Dodger Stadium might be better referred to as the crumbling house of McCourt these days, an iconic facility buckling under the weight of ownership mismanagement and fan indifference about a losing team and off-the-field crises.

On most evenings, the 49-year-old home of the Dodgers is no longer the Blue Heaven that Tommy Lasorda loves to call it, a sacred L.A. institution where fathers and sons and grandsons fostered multi-generational love affairs with their favorite team.

But magic can still be found in Chavez Ravine. Dodger Stadium is at its best these days when the team that bears its name is either not in town or has not yet shown up for work.

For decades, a handful of in-the-know locals have used the upper deck of the stadium as a lunch retreat, a peaceful haven in which to meet friends and rejuvenate with the pastoral green field below and the San Gabriel Mountains above. So often associated with loud and raucous ballgames, Dodger Stadium is a monastery at noon.

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Although the Dodgers do not publicize the access for picnickers, they are believed to be the only major league team that allows patrons to enter the stadium on any day there is not an afternoon game, and settle down in the bleacher seats for a snack or something more substantial.

It is incredibly simple: The lunch folks drive through the main gates at Elysian Park, tell the guard they are headed to the gift shop on the upper deck, then just walk on through and take their seats. ThePostGame had heard rumors of the informal arrangement, something which the club offers as a goodwill gesture to its followers and turns a blind eye to, but wanted to see for ourselves.

A couple of sandwiches from the legendary French-dip pit stop of Philippe's on Alameda were perfect fuel and at 2 p.m. on a recent weekday the urban myth was indeed as promised. It is an oasis of calm amid the most hectic of cities, and for some Dodgers fans, a reminder of what they love about the team and its home.

"I come here to get away from it all," says fan Chantal Kang, who brought a friend, takeout from nearby Chinatown, and had an entire section to themselves. "It is a sweet place to be, and if you love baseball there is no better place to eat lunch.

"It is a pretty cool thing that the Dodgers allow us to do this because let's face it, there hasn't been much else to get excited about this season."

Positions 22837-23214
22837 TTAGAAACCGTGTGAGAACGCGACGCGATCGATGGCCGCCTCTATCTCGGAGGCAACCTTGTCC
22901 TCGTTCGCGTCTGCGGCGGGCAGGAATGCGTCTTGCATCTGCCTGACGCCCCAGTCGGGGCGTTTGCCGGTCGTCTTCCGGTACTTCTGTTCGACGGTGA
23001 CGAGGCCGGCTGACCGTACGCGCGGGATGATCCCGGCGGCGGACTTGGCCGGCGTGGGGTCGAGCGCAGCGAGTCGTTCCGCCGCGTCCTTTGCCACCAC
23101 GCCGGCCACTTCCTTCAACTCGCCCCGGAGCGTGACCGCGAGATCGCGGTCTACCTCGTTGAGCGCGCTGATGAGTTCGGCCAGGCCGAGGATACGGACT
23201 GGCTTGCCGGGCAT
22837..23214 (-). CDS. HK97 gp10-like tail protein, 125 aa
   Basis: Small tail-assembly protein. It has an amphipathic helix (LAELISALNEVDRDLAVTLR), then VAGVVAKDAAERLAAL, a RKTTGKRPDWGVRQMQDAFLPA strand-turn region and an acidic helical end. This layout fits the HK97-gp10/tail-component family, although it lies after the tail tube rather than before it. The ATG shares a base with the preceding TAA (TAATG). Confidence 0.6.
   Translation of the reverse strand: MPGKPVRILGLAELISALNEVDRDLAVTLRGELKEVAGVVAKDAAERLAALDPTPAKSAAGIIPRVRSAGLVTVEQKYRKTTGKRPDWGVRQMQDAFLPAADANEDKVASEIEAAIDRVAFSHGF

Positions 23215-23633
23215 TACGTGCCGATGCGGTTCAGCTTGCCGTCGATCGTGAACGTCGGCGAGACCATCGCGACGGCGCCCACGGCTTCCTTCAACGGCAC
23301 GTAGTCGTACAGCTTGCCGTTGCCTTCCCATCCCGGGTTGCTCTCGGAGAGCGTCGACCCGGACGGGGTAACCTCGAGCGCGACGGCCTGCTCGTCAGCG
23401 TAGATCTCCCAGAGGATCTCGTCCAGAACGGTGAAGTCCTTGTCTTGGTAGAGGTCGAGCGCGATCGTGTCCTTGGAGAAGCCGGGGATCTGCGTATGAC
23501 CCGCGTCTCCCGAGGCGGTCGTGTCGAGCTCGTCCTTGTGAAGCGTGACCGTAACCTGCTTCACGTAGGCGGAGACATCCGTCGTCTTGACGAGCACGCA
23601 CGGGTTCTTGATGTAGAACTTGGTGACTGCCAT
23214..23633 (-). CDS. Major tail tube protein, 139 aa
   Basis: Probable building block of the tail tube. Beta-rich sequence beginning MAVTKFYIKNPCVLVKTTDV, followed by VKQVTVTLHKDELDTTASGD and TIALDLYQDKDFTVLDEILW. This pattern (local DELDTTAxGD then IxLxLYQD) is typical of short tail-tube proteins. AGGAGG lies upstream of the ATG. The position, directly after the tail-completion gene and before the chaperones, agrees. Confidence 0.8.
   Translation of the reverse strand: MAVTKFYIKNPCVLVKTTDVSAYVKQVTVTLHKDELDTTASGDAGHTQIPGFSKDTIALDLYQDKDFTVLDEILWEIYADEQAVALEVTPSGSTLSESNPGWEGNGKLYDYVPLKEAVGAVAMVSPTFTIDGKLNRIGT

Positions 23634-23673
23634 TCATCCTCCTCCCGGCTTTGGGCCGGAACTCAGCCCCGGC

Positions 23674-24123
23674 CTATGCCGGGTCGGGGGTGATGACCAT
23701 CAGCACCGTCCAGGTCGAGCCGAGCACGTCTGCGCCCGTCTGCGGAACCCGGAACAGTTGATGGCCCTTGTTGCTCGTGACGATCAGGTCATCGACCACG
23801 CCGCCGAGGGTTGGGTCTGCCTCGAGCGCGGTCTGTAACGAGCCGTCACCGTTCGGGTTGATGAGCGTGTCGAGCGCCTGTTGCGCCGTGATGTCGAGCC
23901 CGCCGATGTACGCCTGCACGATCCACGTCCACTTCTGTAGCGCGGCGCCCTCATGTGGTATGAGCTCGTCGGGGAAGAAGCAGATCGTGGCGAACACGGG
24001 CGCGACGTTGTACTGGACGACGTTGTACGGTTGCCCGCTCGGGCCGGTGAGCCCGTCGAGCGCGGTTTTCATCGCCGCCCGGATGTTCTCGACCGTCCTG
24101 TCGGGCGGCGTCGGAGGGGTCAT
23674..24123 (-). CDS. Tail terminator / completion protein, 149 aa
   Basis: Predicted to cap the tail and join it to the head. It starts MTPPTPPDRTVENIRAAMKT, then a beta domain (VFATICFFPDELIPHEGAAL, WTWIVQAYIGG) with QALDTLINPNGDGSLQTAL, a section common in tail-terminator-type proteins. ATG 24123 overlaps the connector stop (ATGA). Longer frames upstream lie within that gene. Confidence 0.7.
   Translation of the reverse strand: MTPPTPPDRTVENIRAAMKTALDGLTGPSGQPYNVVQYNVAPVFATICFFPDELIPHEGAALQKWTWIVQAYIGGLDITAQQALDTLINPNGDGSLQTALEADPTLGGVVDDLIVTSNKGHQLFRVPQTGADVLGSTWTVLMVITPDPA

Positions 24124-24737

Indeed, perhaps for the first time in its history, Dodger Stadium on game night is not such a cool place to be. With owner Frank McCourt seemingly in the final days of a turbulent reign, fans are staying away, loath to support the unpopular owner who squandered tens of millions of dollars on his family's extravagant lifestyle instead of improving the team.

Crowds at the most recent homestand were dismal, and while McCourt was able to make the May payroll after being unable to do so in April, his every move is scrutinized by Major League Baseball bean counters.

This season has conjured nothing but negativity. The ugliest scene came on opening day, when a San Francisco Giants fan was critically beaten, an attack for which there is still no conviction. Stadium regulars say the romance is gone, and bad went to worse last week when a fire broke out in a storage area during a game.

The team has struggled with a losing record, and despite claims of the players to the contrary, morale has surely been impacted by the off-field shenanigans.

"You just have to be professional and get on with it," first baseman James Loney says. "We spend a lot of time at the ballpark and you try to distance yourself from what is going on and do your job.

"But as players we accept the responsibility we have to the city and our fans and we want to turn the corner for them and give them reasons to be proud of being fans of the Dodgers."

The upper deck is a very different place in the ninth inning of a night game than it is at lunch. Crystal Kang remains on this night, surrounded by restless locals as the Dodgers creep toward another defeat. Boos begin to rain down as the men in blue are retired in order.

"Lunchtime was the best part of my day," she says. "Right now, it is the best the Dodgers have to offer."